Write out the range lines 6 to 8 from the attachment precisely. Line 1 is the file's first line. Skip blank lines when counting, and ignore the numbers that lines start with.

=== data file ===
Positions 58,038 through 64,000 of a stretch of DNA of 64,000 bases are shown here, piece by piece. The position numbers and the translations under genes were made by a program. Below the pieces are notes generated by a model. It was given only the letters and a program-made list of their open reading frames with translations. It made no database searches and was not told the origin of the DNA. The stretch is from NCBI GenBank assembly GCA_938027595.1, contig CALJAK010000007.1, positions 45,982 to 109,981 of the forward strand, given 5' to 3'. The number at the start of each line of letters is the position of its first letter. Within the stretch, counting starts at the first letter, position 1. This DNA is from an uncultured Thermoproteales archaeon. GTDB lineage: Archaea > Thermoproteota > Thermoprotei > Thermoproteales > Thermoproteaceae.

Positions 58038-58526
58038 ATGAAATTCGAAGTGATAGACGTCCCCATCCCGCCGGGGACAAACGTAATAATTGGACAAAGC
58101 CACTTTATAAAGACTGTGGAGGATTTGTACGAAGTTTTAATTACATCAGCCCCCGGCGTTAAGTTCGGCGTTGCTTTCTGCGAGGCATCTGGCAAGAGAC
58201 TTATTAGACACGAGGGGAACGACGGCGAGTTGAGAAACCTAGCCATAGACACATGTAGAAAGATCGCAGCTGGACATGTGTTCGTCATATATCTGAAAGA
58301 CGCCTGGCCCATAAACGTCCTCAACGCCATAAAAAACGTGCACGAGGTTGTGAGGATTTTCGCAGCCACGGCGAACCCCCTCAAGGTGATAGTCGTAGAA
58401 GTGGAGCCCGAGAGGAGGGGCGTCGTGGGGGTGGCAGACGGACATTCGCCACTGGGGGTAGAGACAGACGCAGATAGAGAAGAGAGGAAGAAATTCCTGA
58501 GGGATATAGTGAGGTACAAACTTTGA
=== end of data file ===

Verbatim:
58301 CGCCTGGCCCATAAACGTCCTCAACGCCATAAAAAACGTGCACGAGGTTGTGAGGATTTTCGCAGCCACGGCGAACCCCCTCAAGGTGATAGTCGTAGAA
58401 GTGGAGCCCGAGAGGAGGGGCGTCGTGGGGGTGGCAGACGGACATTCGCCACTGGGGGTAGAGACAGACGCAGATAGAGAAGAGAGGAAGAAATTCCTGA
58501 GGGATATAGTGAGGTACAAACTTTGA